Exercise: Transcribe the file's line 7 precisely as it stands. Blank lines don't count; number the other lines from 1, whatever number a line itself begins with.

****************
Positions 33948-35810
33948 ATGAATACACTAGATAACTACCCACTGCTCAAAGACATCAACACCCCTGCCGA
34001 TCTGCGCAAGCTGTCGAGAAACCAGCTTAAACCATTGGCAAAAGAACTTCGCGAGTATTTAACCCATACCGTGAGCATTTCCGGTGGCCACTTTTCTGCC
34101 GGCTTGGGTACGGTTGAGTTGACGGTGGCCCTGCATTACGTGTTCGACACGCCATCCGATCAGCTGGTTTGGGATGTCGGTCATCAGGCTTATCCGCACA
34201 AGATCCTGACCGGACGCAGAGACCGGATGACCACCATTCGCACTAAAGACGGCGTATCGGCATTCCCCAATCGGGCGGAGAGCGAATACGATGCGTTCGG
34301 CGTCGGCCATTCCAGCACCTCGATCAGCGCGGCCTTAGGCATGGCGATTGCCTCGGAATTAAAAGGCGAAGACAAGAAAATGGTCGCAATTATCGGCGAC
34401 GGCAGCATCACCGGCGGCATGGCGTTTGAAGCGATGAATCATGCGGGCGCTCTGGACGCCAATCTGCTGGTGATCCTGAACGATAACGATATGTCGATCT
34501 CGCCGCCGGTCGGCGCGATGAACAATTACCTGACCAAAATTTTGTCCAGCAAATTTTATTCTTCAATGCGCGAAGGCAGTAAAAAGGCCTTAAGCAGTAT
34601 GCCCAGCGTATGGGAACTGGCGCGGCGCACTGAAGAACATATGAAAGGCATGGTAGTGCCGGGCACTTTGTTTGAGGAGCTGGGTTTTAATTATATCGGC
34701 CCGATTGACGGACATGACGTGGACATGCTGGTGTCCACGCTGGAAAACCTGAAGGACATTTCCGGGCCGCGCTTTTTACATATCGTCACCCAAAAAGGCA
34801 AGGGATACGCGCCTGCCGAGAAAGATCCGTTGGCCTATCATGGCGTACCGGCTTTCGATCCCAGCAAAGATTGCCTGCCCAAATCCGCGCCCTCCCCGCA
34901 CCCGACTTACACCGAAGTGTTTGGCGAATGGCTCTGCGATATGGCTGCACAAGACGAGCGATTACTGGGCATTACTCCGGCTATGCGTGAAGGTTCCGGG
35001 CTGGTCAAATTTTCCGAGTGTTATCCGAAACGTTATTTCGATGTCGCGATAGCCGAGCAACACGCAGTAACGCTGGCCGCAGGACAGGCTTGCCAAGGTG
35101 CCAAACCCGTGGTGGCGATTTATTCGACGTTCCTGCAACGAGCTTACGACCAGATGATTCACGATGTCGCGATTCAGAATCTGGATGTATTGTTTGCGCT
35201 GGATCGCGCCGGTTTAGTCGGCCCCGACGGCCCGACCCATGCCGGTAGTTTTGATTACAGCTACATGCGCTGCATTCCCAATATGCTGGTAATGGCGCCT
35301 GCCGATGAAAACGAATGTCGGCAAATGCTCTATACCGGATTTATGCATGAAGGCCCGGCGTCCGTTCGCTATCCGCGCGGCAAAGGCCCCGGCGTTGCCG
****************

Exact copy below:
34401 GGCAGCATCACCGGCGGCATGGCGTTTGAAGCGATGAATCATGCGGGCGCTCTGGACGCCAATCTGCTGGTGATCCTGAACGATAACGATATGTCGATCT